Coldingham

According to Yahoo, excavators have now located a narrow, circular ditch, which is likely the “vallum,” or the boundary that surrounded Aebbe’s religious settlement, says DigVentures, a U.K.-based group led by archaeologists and supported by crowdfunding.

“Citizen scientists” help carry out DigVentures’ projects.“This is pretty much exactly when Æbbe’s monastery was in existence,” Manda Forster, the program manager at DigVentures, said in a statement.

“Originally built around A.D. 640, it is said to have burned down shortly after her death but was then rebuilt and thrived until it was destroyed once again by Viking raiders 200 years later.”

Remains of Coldingham Priory.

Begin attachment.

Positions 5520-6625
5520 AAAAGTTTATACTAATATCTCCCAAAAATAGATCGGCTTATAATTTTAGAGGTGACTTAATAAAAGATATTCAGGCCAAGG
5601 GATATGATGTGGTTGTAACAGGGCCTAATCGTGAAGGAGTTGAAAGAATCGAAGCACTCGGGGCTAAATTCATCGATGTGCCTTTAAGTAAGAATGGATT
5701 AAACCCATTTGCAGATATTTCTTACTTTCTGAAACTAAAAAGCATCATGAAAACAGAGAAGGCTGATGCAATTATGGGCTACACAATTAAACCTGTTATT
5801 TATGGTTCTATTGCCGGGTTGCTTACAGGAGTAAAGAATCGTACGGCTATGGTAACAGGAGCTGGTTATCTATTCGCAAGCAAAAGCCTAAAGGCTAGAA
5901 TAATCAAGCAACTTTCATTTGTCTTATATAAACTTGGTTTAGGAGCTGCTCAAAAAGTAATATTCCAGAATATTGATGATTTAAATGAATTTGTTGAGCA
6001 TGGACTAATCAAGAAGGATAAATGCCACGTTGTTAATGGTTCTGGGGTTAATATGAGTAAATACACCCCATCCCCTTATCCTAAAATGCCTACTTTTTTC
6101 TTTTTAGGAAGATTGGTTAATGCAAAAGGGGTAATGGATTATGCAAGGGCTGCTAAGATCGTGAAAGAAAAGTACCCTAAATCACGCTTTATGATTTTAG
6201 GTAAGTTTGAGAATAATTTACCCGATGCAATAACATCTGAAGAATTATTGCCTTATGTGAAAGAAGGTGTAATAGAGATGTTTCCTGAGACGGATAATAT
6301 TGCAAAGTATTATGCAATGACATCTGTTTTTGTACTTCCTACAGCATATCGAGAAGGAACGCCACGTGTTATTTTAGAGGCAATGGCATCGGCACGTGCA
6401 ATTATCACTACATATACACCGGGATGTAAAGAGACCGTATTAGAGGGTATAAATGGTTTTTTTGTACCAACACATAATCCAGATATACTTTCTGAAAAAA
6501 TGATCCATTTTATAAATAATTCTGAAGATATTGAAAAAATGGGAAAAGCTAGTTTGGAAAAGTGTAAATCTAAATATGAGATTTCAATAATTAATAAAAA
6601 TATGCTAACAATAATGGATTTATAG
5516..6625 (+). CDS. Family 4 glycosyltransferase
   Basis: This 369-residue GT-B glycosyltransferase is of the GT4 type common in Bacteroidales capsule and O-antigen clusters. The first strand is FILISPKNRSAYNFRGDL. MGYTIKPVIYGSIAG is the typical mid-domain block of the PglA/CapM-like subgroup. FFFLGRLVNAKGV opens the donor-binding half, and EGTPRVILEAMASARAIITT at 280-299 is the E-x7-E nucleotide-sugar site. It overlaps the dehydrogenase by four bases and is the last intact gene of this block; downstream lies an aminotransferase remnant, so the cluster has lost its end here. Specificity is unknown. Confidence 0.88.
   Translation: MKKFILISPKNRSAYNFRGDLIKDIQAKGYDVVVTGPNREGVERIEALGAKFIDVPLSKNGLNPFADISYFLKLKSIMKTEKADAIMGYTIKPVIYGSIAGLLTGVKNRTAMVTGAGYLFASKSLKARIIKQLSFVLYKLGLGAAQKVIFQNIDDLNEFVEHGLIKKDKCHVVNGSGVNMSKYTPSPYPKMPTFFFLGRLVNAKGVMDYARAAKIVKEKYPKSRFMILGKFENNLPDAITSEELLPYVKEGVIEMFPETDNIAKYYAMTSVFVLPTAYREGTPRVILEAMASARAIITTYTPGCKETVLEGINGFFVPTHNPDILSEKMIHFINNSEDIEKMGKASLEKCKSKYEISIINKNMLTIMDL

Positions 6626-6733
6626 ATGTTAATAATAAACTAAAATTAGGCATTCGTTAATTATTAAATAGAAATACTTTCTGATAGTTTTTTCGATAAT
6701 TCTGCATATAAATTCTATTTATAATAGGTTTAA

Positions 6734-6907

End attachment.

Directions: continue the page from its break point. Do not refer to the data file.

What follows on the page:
Researchers had been digging for the monastery in a different place: a cliff-top location in Coldingham, overlooking the sea.

But the evidence was lacking an extensive, wealthy Anglo-Saxon monastery.“Vallums were not necessarily deep, intimidating defensive structures but more like a symbolic marker to show that you were entering a venerated or spiritual place,” Maiya Pina-Dacier, the head of community at DigVentures, told Live Science.

Coldingham Priory.

Outside the monastery boundary, the excavation team made another discovery: a giant pile of butchered animal bones, including those from cattle, horses, pigs, sheep, goats, domestic fowl, and red deer. These were radiocarbon dated to 664 to 864, right around the time the monastery would have thrived.

Related Video: Exploring the ruins of the beautiful Corfe Castle in Dorset, UKThe site found is inland and not far from Coldingham Priory, a house for Benedictine monks. DigVentures excavated there because of outlines of several possible archaeological structures.